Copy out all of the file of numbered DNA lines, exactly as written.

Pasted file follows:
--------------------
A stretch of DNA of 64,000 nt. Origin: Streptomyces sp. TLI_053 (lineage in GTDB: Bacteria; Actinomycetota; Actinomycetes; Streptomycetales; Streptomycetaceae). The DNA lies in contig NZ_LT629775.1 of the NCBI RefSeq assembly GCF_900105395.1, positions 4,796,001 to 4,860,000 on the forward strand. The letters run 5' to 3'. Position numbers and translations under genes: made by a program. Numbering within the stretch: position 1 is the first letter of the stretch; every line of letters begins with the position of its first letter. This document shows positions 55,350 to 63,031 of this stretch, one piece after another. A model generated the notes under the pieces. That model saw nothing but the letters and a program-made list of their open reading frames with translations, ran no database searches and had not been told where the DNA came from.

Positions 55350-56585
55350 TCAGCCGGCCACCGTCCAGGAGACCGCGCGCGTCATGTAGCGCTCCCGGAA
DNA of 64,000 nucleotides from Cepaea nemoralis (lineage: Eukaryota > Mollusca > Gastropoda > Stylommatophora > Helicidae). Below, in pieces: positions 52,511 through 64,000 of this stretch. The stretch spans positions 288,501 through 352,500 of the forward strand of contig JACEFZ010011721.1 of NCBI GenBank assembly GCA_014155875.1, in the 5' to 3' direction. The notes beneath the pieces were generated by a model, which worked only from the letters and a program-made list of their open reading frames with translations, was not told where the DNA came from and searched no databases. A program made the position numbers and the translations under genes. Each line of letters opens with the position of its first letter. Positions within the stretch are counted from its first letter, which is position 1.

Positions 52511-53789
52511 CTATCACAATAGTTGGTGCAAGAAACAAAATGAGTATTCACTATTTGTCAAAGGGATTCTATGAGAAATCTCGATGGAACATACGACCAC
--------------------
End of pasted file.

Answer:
A stretch of DNA of 64,000 nt. Origin: Streptomyces sp. TLI_053 (lineage in GTDB: Bacteria; Actinomycetota; Actinomycetes; Streptomycetales; Streptomycetaceae). The DNA lies in contig NZ_LT629775.1 of the NCBI RefSeq assembly GCF_900105395.1, positions 4,796,001 to 4,860,000 on the forward strand. The letters run 5' to 3'. Position numbers and translations under genes: made by a program. Numbering within the stretch: position 1 is the first letter of the stretch; every line of letters begins with the position of its first letter. This document shows positions 55,350 to 63,031 of this stretch, one piece after another. A model generated the notes under the pieces. That model saw nothing but the letters and a program-made list of their open reading frames with translations, ran no database searches and had not been told where the DNA came from.

Positions 55350-56585
55350 TCAGCCGGCCACCGTCCAGGAGACCGCGCGCGTCATGTAGCGCTCCCGGAA
DNA of 64,000 nucleotides from Cepaea nemoralis (lineage: Eukaryota > Mollusca > Gastropoda > Stylommatophora > Helicidae). Below, in pieces: positions 52,511 through 64,000 of this stretch. The stretch spans positions 288,501 through 352,500 of the forward strand of contig JACEFZ010011721.1 of NCBI GenBank assembly GCA_014155875.1, in the 5' to 3' direction. The notes beneath the pieces were generated by a model, which worked only from the letters and a program-made list of their open reading frames with translations, was not told where the DNA came from and searched no databases. A program made the position numbers and the translations under genes. Each line of letters opens with the position of its first letter. Positions within the stretch are counted from its first letter, which is position 1.

Positions 52511-53789
52511 CTATCACAATAGTTGGTGCAAGAAACAAAATGAGTATTCACTATTTGTCAAAGGGATTCTATGAGAAATCTCGATGGAACATACGACCAC